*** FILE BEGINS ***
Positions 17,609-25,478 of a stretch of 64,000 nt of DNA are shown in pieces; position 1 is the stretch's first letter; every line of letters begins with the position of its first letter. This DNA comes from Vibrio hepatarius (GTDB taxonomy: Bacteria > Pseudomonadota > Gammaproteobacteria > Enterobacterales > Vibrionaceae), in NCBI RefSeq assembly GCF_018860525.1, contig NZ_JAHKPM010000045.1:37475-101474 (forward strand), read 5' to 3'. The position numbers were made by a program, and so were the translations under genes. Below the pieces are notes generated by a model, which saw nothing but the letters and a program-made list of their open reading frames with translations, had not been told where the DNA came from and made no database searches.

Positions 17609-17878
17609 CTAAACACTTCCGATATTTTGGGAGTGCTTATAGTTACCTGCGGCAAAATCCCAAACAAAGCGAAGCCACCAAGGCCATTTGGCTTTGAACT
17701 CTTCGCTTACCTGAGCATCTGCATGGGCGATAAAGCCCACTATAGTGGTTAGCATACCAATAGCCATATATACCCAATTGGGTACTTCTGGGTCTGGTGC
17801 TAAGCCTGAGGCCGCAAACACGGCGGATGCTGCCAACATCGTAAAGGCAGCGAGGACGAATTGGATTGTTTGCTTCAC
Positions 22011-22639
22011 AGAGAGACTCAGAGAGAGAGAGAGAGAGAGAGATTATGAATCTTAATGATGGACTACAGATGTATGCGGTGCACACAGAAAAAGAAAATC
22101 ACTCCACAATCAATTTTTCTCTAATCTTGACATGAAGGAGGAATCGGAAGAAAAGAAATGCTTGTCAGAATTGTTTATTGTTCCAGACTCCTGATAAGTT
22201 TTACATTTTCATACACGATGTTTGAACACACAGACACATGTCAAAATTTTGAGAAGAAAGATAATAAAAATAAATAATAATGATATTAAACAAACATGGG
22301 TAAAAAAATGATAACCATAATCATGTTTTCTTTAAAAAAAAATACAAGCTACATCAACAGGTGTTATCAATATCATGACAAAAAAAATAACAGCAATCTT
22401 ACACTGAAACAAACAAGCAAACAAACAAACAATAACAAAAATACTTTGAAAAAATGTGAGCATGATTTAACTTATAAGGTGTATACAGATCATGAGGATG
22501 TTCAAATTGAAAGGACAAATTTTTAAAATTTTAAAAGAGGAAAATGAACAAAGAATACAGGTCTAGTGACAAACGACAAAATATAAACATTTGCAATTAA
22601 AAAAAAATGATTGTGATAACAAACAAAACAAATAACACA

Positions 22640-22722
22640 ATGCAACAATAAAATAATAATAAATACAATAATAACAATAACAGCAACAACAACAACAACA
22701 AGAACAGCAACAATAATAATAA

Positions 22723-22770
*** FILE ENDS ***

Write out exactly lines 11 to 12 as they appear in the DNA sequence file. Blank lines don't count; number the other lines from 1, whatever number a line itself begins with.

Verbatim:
22401 ACACTGAAACAAACAAGCAAACAAACAAACAATAACAAAAATACTTTGAAAAAATGTGAGCATGATTTAACTTATAAGGTGTATACAGATCATGAGGATG
22501 TTCAAATTGAAAGGACAAATTTTTAAAATTTTAAAAGAGGAAAATGAACAAAGAATACAGGTCTAGTGACAAACGACAAAATATAAACATTTGCAATTAA